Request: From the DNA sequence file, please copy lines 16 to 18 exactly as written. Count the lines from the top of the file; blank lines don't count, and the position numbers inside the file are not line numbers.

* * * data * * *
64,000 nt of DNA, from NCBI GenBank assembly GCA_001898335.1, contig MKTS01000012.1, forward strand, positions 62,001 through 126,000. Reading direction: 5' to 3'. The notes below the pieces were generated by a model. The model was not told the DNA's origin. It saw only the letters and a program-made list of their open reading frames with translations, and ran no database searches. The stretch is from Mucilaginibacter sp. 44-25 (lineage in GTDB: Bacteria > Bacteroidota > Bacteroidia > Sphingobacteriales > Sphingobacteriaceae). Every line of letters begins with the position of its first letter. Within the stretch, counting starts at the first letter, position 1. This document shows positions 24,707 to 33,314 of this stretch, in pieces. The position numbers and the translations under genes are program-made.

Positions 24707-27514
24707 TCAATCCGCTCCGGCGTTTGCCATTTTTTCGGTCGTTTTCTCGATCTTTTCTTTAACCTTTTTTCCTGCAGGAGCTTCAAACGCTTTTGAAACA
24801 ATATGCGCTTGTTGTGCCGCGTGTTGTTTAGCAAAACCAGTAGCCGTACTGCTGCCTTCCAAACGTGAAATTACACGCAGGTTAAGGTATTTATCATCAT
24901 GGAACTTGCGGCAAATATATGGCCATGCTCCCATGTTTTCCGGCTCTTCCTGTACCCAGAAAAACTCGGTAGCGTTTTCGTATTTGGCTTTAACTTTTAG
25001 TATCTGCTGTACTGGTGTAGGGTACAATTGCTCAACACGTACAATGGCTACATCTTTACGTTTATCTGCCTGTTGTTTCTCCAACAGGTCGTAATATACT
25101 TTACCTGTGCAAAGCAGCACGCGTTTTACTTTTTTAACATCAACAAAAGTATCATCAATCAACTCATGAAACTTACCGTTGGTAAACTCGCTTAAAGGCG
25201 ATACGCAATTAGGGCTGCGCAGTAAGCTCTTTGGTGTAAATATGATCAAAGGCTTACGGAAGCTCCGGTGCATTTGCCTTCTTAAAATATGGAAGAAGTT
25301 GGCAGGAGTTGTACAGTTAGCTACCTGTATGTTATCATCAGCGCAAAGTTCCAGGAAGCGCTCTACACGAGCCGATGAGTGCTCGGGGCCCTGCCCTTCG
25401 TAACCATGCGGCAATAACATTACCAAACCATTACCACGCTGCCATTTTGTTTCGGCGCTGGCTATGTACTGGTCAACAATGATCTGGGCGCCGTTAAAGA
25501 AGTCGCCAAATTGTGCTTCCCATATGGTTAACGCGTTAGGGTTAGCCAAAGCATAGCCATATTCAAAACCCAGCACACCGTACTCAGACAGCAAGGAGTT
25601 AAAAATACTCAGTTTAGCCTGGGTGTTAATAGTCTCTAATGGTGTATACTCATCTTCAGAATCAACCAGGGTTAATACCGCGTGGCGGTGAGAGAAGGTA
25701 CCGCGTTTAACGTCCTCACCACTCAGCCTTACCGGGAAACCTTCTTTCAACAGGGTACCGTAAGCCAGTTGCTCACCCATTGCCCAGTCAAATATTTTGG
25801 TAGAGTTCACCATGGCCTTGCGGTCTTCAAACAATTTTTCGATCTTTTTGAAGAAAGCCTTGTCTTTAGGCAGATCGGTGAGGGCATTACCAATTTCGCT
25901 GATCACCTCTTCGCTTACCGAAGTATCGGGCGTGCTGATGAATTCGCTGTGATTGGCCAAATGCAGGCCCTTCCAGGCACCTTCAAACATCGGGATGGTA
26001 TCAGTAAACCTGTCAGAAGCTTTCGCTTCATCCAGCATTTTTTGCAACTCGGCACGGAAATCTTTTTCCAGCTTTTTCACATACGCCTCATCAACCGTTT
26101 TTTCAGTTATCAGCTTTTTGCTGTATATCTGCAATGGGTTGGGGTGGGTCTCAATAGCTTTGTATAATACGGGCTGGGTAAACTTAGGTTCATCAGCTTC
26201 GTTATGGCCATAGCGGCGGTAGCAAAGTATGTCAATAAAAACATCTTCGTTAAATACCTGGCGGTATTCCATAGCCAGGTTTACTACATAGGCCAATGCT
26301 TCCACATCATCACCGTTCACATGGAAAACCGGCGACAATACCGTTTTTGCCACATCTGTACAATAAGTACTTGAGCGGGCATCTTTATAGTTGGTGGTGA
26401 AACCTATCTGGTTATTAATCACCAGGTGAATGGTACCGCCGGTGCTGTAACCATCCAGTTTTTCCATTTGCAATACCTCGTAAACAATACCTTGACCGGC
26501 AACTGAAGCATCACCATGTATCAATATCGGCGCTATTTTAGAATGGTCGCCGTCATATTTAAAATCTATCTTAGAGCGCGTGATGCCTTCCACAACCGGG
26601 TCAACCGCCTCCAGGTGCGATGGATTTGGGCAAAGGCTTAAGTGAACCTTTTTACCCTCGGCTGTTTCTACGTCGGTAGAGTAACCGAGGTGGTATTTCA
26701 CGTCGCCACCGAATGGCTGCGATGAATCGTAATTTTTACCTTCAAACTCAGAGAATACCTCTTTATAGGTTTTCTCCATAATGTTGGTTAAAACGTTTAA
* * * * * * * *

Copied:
26001 TCAGTAAACCTGTCAGAAGCTTTCGCTTCATCCAGCATTTTTTGCAACTCGGCACGGAAATCTTTTTCCAGCTTTTTCACATACGCCTCATCAACCGTTT
26101 TTTCAGTTATCAGCTTTTTGCTGTATATCTGCAATGGGTTGGGGTGGGTCTCAATAGCTTTGTATAATACGGGCTGGGTAAACTTAGGTTCATCAGCTTC
26201 GTTATGGCCATAGCGGCGGTAGCAAAGTATGTCAATAAAAACATCTTCGTTAAATACCTGGCGGTATTCCATAGCCAGGTTTACTACATAGGCCAATGCT